Referring now to the drawings,
The field agent 140 is a human agent or some robot device like a robot arm or vehicle. This field agent carries an input device 150 that includes a computing device 155. Alternatively, the computing device 155 may be located somewhere in the field with wireless high-bandwidth receiving capabilities from the input device 150. The input device is a generally a video camera, which is preferably head-mounted if the field agent is a human being. This video is optionally displayed on display 157. The input device acquires images or moving images that are semantically compressed by computing device 150 based on the task that the human expert 120 is performing (by his remote direction of the field agent). The field agent handles the camera, but the office agent is actively involved in controlling the pointing of this camera (albeit indirectly).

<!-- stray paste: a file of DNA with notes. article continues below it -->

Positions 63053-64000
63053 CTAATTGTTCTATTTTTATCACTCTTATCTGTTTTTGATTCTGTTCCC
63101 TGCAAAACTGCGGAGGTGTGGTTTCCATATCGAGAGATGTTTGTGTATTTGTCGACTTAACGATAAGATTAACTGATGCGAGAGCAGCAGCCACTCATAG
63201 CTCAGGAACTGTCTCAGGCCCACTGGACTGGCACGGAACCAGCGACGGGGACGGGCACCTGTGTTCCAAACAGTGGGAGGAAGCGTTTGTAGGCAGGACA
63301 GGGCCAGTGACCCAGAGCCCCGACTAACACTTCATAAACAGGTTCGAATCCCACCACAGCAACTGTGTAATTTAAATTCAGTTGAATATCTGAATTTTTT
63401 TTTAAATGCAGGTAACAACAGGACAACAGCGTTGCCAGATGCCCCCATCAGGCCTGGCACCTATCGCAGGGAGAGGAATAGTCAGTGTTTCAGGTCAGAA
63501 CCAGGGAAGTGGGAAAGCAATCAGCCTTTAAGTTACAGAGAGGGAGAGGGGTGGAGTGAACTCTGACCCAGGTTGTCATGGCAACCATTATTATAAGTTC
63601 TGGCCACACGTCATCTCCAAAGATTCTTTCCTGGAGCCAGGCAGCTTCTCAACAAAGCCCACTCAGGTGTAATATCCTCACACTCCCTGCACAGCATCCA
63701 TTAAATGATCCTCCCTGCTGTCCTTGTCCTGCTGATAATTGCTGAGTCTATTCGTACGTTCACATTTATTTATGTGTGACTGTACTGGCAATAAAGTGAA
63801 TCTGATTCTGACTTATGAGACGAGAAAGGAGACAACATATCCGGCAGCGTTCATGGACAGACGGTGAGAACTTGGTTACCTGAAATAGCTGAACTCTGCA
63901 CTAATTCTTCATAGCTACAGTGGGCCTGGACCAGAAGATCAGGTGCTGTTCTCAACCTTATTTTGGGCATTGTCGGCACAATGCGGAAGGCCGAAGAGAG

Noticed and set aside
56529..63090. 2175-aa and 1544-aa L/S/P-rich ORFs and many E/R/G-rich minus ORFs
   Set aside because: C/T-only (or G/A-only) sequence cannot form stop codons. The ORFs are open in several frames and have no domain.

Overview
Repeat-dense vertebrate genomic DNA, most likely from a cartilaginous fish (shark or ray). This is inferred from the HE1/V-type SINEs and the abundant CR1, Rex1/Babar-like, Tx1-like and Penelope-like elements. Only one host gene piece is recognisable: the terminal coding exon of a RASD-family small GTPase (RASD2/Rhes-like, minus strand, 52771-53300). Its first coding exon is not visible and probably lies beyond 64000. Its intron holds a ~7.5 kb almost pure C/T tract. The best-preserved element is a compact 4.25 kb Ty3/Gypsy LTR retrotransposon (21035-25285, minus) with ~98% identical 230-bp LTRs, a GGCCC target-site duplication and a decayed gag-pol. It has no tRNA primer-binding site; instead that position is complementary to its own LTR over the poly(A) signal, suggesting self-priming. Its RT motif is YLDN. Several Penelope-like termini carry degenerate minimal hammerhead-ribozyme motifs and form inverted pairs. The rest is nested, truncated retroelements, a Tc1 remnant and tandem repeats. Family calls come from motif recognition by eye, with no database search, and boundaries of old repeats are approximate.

Through communication channel 130, the compressed signal is transmitted to another computing device 160 at the office site 100. This computing device 160 decompresses the signal into visible imagery which is displayed on output device 170. This image does not have to be photo-realistic. The expert 120 may optionally use a microphone 180 to verbally communicate appropriate manipulation or navigation commands to the field agent. The expert also could use some other optional input device 190, like a mouse, joystick, etc., to achieve this. Alternatively this might be a device which has the capability of controlling a number of degrees of freedom. This would allow the office agent to more directly manipulate an object in the field 110, or allow him to navigate an optional vehicle or arm 159.
An optional secondary low bandwidth communication channel 170 is used for audio communication if the field agent is a human. This channel is a bi-directional communication channel between an optional audio I/O input device 180 at the office site 100 and an optional audio I/O input device 185 at the field site 110. The base station 173 at office site 100 and the base station 176 at field site 110 are codecs for the bi-directional audio. This optional channel 170 could, for example, be a phone line. Base stations 173 and 176 can be optionally combined with computing device 160 and computing device 155, respectively.